Happy days are here again ... but Kevin’s still got a grip on discipline at Sunderland

Kevin Ball , his first gane in charge after the sacking of Paolo Di Canio.
Kevin Ball , his first gane in charge after the sacking of Paolo Di Canio.
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THERE ARE a few more smiles in the corridors of the Academy of Light and a few more cups of Nescafe being consumed in the canteen.

But this is no holiday camp.

Given the discipline of the Paolo Di Canio regime and the Italian’s iron-fisted rule at Sunderland’s training ground, some supporters may have feared a free-for-all after his sacking last weekend.

Sunderland have a caretaker who is the furthest thing from a walkover though.

Discipline is a concept which goes hand-in-hand with Kevin Ball.

As Black Cats skipper, Ball was the leader in trenches who ensured anyone that stepped out of line knew about it.

Even now, more than a decade after he last pulled on a Sunderland shirt, his former team-mates have spoken in reverential tones about Ball in the press this week.

Those principles have continued during his coaching career.

Wander around Sunderland’s training facility and you will find those players who have come under Ball stewardship, ever-willing to hold a door open.

Speak to Jordan Henderson and Jack Colback too - the two prize graduates from Ball’s old Under-18 side - and they are among the most grounded footballers you could wish to meet.

Ball’s standards even extend to journalists.

When Ball arrived for his press conference yesterday afternoon, he shook the hand of every reporter in the room before reminding them they would be fined if they were ever late. Fortunately no-one received the £5 penalty.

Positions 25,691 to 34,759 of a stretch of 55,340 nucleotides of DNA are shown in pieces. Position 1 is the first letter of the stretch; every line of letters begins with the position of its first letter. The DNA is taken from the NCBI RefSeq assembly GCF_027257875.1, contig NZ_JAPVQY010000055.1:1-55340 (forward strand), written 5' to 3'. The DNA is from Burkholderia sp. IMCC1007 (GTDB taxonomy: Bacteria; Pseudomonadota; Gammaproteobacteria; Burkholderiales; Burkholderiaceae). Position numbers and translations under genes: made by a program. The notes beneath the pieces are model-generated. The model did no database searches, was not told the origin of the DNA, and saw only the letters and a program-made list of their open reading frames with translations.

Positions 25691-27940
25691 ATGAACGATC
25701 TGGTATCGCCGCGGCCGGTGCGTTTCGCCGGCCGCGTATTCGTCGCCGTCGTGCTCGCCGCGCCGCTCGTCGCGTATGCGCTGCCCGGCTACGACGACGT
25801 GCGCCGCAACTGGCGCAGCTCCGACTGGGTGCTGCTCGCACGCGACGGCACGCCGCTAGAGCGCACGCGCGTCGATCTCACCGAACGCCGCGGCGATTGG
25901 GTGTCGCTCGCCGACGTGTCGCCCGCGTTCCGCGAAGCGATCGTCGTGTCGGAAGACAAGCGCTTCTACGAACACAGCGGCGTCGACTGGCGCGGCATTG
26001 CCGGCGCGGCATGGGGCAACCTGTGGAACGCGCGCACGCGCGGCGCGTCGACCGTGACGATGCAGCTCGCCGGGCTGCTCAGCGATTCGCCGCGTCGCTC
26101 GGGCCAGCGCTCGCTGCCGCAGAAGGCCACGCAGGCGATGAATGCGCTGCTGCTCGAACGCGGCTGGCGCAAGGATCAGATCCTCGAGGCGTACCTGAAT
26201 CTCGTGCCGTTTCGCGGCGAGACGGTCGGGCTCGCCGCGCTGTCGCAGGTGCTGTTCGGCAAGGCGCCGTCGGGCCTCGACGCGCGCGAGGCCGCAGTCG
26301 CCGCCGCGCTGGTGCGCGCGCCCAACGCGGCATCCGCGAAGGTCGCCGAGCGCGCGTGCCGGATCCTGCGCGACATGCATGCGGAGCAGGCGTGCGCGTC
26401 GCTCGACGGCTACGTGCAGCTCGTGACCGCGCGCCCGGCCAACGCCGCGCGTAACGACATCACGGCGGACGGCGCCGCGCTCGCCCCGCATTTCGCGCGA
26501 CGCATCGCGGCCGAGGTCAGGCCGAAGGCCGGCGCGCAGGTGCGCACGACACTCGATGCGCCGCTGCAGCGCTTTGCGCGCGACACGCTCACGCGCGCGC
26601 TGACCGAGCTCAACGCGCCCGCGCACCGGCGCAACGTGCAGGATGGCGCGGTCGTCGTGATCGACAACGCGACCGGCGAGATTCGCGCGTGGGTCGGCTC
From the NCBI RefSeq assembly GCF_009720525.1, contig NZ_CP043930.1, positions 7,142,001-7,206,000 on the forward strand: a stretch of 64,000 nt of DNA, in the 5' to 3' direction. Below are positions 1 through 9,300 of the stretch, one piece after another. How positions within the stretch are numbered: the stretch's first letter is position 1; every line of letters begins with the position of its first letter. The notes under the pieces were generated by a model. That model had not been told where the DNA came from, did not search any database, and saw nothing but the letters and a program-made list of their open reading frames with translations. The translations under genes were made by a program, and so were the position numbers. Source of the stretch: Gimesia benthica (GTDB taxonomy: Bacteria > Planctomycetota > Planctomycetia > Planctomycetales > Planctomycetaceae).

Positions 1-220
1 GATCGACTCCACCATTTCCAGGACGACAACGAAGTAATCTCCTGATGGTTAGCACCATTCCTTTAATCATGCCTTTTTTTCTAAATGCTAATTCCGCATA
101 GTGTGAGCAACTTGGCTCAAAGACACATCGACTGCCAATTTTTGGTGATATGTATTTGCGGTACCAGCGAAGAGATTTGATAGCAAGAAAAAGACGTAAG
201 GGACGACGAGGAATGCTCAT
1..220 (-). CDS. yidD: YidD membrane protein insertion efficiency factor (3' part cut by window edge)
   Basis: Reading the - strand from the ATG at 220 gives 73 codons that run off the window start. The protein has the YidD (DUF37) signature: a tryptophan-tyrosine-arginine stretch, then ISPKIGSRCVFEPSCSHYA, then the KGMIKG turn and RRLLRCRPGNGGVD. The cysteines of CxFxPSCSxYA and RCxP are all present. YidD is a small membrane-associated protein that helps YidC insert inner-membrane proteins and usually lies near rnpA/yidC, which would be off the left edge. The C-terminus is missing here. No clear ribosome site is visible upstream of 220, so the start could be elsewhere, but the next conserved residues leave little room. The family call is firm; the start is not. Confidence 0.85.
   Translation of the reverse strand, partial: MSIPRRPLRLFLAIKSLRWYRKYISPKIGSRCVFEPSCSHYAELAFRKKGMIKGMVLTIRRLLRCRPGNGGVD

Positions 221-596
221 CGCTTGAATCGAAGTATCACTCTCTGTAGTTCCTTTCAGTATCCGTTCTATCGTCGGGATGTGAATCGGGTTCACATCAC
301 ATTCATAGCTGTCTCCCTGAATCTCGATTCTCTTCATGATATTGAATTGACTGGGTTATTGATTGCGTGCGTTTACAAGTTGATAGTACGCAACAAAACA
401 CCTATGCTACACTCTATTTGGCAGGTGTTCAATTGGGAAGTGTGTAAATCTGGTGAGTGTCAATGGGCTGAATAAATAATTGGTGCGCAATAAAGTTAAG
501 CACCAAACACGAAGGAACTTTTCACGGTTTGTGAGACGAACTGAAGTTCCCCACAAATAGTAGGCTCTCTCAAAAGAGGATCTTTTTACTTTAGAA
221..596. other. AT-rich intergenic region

Given that set of standards, the Sunderland caretaker boss bristles at the suggestion that there is a more relaxed environment at the academy, following Di Canio’s removal from power.

“Anyone who knows me, wouldn’t think I’d relax it,” he told the Echo,

“My levels of expectations and standards are high, but they are what I’d class as reasonable as well.

“In time, people are going to do something they’re not supposed to and I understand that. If that’s the case, they’ll be treated accordingly.

“The standards we ask them to adhere to are acceptable and what they agree to.

“If someone steps out of line, they know what’s going to happen.

“There might have been one or two little things where you think ‘I’ll accept that, but I won’t accept that’. There’s an agreement there.

“If a player is late out for training, I’ll say it to him: ‘Do you know what time it is? It’s supposed to be 10am and it’s two minutes past. Ten o’clock is ten o’clock out here.’

“If it continually happens, I do something about it.”

Ball also insists that it would be wrong of him to immediately tear up the rule book from Di Canio’s tenure.

While the development coach insists it is now his choice whether he alters aspects of Sunderlad’s regime while he is in temporary charge, there is no sense of lambasting Di Canio’s standards.

The Under-21 coach added: “You’ve got to respect the previous regime for what they felt was right.

“I wouldn’t say it was wrong. Paolo with us was great, we’d speak and go along and talk with him.

“How they chose to do things was their way.

“Irrespective of what we all think, to judge it would be unfair.

“One, we weren’t party to it, so it’s difficult to understand it, and two, it’s their choice.

“If there’s one or two things that I want to adjust, then that’s my prerogative.

“I’m not going to say ‘ you couldn’t have that, but now you can have what you want’.

“There’s got to be an acceptable line.

“It might be that I can see why he did that, but is it going to massively affect the players if I do it differently and they are happier?

“It’s me doing it how I feel is right.

“That’s my prerogative now and that’s with the utmost respect to the previous regime because they had their choice too.”